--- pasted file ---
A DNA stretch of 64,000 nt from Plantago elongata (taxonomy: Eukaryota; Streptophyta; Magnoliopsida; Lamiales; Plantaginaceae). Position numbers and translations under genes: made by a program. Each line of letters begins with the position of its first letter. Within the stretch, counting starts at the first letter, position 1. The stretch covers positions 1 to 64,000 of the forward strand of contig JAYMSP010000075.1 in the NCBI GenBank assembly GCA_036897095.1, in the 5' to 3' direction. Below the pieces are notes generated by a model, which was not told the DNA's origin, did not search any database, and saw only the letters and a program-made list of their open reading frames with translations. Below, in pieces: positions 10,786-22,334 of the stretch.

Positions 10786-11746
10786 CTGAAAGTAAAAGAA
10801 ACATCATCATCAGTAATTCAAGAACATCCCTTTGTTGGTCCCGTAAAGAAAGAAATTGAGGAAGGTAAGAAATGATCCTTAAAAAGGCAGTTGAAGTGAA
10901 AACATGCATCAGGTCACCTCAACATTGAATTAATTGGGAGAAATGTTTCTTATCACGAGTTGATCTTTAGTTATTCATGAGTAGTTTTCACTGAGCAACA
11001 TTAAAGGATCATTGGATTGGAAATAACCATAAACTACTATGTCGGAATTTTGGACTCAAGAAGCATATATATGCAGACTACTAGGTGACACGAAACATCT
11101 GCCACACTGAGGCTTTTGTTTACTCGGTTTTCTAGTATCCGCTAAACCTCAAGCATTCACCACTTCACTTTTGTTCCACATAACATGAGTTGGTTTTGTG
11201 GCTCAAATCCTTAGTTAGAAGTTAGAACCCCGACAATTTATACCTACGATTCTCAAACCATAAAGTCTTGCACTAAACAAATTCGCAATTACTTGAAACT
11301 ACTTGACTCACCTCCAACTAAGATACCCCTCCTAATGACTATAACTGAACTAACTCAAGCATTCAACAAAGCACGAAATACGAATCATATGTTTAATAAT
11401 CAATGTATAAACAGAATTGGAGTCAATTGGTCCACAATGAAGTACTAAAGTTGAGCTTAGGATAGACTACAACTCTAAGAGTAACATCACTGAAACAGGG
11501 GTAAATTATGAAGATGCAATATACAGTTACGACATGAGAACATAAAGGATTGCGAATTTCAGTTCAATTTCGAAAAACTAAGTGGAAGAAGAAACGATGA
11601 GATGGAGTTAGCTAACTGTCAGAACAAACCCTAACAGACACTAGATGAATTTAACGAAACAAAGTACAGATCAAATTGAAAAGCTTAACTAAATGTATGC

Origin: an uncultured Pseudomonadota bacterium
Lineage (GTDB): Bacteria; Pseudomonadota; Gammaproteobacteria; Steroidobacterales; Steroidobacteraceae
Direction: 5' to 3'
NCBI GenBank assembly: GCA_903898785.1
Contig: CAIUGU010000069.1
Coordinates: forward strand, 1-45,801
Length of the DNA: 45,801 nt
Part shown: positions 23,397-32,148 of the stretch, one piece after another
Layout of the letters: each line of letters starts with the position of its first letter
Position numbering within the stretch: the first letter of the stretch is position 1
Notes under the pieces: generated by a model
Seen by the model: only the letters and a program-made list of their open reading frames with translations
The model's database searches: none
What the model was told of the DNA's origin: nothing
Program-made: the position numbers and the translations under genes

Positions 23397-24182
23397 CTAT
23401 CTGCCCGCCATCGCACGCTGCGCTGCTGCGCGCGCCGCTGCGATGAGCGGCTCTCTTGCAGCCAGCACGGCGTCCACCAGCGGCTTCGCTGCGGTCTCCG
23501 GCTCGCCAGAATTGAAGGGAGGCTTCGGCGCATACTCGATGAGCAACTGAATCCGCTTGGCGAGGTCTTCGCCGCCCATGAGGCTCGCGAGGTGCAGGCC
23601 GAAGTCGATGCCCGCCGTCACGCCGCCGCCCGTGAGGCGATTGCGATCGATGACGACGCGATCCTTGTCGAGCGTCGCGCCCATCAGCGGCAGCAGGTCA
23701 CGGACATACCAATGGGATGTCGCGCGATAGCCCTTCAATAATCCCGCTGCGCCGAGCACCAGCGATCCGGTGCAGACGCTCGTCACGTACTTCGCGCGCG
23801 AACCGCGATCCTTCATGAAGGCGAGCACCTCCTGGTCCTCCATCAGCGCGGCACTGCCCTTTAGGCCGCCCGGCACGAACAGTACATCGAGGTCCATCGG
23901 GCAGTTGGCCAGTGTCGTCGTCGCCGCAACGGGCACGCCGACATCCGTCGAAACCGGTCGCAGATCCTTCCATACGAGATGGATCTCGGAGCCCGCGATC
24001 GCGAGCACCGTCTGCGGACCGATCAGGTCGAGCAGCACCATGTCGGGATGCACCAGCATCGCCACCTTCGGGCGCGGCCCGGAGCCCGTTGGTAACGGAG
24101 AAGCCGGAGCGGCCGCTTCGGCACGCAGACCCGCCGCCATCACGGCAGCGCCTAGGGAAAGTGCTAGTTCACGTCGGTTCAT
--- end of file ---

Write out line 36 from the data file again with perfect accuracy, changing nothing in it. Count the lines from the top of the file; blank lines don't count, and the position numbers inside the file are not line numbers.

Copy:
24001 GCGAGCACCGTCTGCGGACCGATCAGGTCGAGCAGCACCATGTCGGGATGCACCAGCATCGCCACCTTCGGGCGCGGCCCGGAGCCCGTTGGTAACGGAG